2 Table of Contents INTRODUCTION .............................................................................................................................................. 3 CONNECTOR TYPES ................................................................................................................................ 3 The ST-style Connector ................................................................................................................................................ 3 The SC Duplex Connector ............................................................................................................................................ 3 Small Form Factor Connectors ..................................................................................................................................... 3 The MT-RJ Connector .................................................................................................................................................. 3 The LC Connector ......................................................................................................................................................... 4 Choosing a Small Form Factor Connector ................................................................................................................... 4 The Standards ............................................................................................................................................................ 4 TIA-568C.3 .................................................................................................................................................................... 4 ISO 11801 ..................................................................................................................................................................... 5 TERMINATION TECHNOLOGY ........................................................................................................ 5 Installed Costs .............................................................................................................................................................. 5 CONNECTOR TERMINATION TECHNOLOGY CHOICES ..................................... 6 No-epoxy/no-polish connectors .................................................................................................................................... 6 AMP NETCONNECT LightCrimp Plus Connectors .................................................................................................. 6 AMP NETCONNECT MT-RJ Jacks .......................................................................................................................... 7 No-epoxy/polish connectors ......................................................................................................................................... 7 AMP NETCONNECT LightCrimp Connectors .............................................................................................................. 7 Epoxy/polish connectors ............................................................................................................................................... 7 AMP NETCONNECT Epoxy/Polish Connectors ........................................................................................................... 8 Pigtail Fusion Splicing ................................................................................................................................................... 8 OTHER FACTORS ......................................................................................................................................... 9 Electronics .................................................................................................................................................................... 9 Selecting Multiple Technologies ................................................................................................................................... 9 Selecting Multiple Types ............................................................................................................................................... 9 SUMMARY ............................................................................................................................................................. 9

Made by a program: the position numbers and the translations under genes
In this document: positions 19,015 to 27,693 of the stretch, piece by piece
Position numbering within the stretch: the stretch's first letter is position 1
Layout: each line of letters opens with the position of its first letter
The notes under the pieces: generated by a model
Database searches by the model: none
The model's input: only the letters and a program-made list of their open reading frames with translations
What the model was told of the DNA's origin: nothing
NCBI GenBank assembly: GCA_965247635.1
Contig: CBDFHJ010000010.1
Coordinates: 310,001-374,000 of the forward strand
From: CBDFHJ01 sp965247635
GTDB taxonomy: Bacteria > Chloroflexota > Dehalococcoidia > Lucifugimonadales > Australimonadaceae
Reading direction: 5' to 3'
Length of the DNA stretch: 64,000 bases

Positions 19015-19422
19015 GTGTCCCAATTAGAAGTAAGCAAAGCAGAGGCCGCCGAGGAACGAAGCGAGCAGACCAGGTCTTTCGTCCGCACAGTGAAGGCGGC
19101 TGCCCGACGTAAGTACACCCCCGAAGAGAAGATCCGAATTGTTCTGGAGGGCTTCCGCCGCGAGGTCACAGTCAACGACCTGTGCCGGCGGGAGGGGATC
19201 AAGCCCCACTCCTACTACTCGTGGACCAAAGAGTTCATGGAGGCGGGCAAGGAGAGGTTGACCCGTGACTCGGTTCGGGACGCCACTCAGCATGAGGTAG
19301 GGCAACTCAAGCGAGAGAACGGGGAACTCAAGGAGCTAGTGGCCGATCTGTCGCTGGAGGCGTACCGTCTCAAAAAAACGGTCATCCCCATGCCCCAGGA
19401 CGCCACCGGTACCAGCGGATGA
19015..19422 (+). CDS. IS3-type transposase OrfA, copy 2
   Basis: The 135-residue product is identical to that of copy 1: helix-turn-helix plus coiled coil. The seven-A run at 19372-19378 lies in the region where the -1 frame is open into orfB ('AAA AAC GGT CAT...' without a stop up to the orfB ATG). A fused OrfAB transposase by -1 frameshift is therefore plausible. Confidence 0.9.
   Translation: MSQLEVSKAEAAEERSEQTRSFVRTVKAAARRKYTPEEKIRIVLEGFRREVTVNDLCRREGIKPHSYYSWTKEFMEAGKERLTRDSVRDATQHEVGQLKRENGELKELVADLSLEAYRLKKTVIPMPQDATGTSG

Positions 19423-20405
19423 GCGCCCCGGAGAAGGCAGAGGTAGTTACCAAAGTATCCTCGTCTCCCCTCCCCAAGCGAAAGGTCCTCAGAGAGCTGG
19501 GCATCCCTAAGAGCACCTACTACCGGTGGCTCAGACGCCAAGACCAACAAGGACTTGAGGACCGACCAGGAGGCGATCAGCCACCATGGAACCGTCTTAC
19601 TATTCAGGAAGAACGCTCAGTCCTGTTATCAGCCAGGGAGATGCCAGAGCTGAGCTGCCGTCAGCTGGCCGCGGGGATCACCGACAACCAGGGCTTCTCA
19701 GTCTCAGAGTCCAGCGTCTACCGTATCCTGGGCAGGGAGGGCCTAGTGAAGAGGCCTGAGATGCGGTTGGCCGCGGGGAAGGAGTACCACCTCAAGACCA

3 INTRODUCTION Selecting the right connector for your needs can be complicated by the many choices available today. Choosing the best fiber optic connector for any installation will have an impact on how efficient and cost-effective the job is completed. To make matters even more complicated, the right answer may not be a single connector type or technology! This white paper will help alleviate the confusion by reviewing the basic considerations prior to deciding on the best connector for an installation considering the connector type, the standards and termination technology. There are a few other considerations that are also worth noting covered in this document. CONNECTOR TYPES In today’s local area networks (LANs), there are two primary legacy optical fiber connector types (the ST-style and the SC Duplex) and two primary small form factor (SFF) connectors (MT-RJ and LC). All four of these connector types have been in use for several years and have a proven track record for the performance and reliability desired for local area networks. However, there are some significant differences between these connector types. The ST-style Connector This connector type, sometimes referred to as the “BIFOC” connector, is a simplex fiber connector – that means one fiber in one ferrule – with one 2.5mm cylindrical ferrule. To get a duplex ST-style connection, four connectors and two adapters are required. The housing of the ST includes a push-and-twist, spring-loaded latching mechanism that is relatively large by today’s standards, particularly when consideration for “finger space” (the space around the connector that is needed to get fingers in to grip, push and twist the connector) is considered. This connector was one of the first high-performance, robust optical fiber connectors and, as such, was widely adopted in the telco market. This popularity spilled over into the LANs that incorporated optical fiber cabling and was widely used. To this day, it is still a very popular optical fiber connector.